Abu Rafi'

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Abu Rafi'
Personal Information
TeknonymAbu Rafi'
Place(s) of ResidenceMecca, Medina, Kufa
Death/MartyrdomAfter 40/660-1
Religious Information
Migration toAbyssinia and Medina
Known forThe first author of Fiqh literature

Abū Rāfiʿ (Arabic: اَبو رافِع) (d. after 40/660-1) is a famous companion of the Prophet (s) and his servant who later was freed and became the head of the clan of Al Abi Rafi'. Al-Najashi counted him among "al-salaf al-salih" (righteous pioneers [in Islam]).

During the reign of Imam 'Ali (a), he was the treasurer of Kufa.


Abu Rafi' was a Copt (special tribe in Egypt).[1] Different reports about his name has been quoted in various books. Names such as: Aslam, Ibrahim, Thabit, Hurmuz,[2] Sinan, Qaraman, Salih, Yazid, Yasar, and 'Abd al-Rahman are reported as his name.[3] However, in most of the sources Aslam is mentioned as his name.[4]

As a Slave

At first, Abu Rafi' was al-'Abbas b. 'Abd al-Muttalib's slave. Al-'Abbas gave him to the Prophet (s). When Abu Rafi' told the Prophet (s) that al-'Abbas embraced Islam, the Prophet (s) freed him as a reward of his good news.[5] Abu Rafi' embraced Islam in Mecca before Hijra to Abyssinia.[6]

Immigration to Abyssinia

He was among the Muslims who immigrated to Abyssinia (Ethiopia) under the leadership of Ja'far b. Abu Talib to get away from the hostility of pagans of Quraysh.

Immigration to Mecca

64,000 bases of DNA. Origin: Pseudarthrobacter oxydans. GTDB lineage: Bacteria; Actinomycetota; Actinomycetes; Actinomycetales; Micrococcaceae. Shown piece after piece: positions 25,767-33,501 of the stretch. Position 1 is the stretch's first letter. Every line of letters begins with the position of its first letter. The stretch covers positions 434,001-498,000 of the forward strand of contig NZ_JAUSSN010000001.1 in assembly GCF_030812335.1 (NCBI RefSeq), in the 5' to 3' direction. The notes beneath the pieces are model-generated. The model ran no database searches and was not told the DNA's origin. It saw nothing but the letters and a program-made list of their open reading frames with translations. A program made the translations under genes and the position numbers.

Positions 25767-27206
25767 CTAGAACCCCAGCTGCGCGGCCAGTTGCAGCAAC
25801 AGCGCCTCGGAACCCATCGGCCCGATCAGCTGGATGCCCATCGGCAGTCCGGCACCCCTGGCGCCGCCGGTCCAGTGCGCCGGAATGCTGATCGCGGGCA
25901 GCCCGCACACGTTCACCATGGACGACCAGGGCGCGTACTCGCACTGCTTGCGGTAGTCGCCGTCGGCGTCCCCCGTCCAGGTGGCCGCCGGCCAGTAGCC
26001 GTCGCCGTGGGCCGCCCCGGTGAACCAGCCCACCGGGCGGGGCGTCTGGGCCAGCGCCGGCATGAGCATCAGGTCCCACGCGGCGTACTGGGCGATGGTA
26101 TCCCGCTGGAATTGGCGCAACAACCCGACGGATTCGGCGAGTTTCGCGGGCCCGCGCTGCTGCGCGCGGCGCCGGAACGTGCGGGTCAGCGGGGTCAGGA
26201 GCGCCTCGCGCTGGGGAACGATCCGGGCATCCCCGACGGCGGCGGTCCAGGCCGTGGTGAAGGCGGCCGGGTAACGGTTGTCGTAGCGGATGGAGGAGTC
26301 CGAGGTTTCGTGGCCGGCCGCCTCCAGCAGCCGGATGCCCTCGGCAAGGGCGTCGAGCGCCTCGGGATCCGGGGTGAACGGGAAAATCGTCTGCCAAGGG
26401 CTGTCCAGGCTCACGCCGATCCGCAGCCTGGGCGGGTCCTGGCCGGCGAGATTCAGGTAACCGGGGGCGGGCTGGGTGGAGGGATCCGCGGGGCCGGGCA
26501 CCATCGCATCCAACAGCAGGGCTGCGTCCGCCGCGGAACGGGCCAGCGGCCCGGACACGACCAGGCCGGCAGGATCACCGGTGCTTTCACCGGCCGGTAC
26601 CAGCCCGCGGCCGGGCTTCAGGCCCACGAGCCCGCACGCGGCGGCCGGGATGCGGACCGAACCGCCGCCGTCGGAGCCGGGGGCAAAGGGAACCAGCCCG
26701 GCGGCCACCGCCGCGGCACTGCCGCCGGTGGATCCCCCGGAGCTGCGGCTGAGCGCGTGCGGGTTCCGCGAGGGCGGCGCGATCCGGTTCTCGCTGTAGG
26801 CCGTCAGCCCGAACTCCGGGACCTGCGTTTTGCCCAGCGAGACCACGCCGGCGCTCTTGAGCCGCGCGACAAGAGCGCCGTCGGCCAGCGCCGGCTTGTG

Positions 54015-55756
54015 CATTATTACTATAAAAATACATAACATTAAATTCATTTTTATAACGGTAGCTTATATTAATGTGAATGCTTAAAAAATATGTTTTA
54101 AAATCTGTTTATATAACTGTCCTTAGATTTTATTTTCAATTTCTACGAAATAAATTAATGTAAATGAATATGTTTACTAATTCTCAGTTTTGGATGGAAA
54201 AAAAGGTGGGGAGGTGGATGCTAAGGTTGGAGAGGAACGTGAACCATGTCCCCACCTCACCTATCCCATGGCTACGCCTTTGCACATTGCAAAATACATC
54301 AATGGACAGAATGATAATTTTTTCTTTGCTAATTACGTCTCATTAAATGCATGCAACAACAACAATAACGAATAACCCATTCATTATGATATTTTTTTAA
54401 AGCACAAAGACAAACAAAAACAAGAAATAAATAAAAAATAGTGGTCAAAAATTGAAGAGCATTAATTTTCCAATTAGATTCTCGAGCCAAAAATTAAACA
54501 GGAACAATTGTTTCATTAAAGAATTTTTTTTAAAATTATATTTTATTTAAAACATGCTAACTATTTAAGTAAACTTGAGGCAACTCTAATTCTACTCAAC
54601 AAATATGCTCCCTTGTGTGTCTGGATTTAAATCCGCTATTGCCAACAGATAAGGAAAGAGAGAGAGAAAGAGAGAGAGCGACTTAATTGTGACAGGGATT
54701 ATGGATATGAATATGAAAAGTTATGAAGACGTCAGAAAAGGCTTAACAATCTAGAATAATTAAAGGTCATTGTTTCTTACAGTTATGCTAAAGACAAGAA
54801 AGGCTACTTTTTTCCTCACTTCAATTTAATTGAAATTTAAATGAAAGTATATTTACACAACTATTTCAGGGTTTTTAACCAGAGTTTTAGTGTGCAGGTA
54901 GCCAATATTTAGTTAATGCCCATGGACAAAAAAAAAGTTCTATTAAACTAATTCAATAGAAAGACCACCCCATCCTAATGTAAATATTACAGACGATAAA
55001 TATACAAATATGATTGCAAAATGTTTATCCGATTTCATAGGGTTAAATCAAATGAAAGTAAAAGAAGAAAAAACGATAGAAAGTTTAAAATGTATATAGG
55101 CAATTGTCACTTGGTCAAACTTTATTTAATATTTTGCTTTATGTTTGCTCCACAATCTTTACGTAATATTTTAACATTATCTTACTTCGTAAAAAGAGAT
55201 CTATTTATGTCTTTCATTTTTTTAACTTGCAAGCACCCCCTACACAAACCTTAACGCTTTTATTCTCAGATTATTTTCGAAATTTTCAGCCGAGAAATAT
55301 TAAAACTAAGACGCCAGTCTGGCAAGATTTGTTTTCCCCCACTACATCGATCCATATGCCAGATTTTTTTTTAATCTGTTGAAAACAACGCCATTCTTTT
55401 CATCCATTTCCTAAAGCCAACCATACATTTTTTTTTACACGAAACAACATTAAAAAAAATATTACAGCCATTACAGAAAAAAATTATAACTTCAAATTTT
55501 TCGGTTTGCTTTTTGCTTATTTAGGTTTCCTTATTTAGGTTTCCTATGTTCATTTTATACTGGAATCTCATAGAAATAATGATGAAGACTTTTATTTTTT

It's commonly believed that Abu Rafi' not only did not immigrate with the Prophet (s) to Medina, but also stayed there until the Battle of Badr after which he joined the Prophet (s) in Medina.[7] However, there is another narration that contradict this report. After that he entered Medina, the Prophet (s) married him to his female slave –Salma- and 'Ubayd Allah was born from them.[8]

Participation in Battles

Abu Rafi' participated in all of the battles after he immigrated to Medina.[9] He was counted among the Holy Prophet's (s) close companions to the point that the Prophet (s) said "every prophet has a trustee and my trustee is Abu Rafi'."[10]

During the Imamate of Imam 'Ali (a)

After the demise of the Prophet (s), Abu Rafi' became a companion of Imam 'Ali (a). He was one of Imam 'Ali's (a) companions until Imam took over the caliphate. When Mu'awiya from Syria and Talha and Zubayr from Basra rose up against Imam 'Ali's (a) caliphate, Abu Rafi' said that the Prophet (s) had already foretold him this incident and said that 'Ali (a) is right and his opponents are wrong.[11]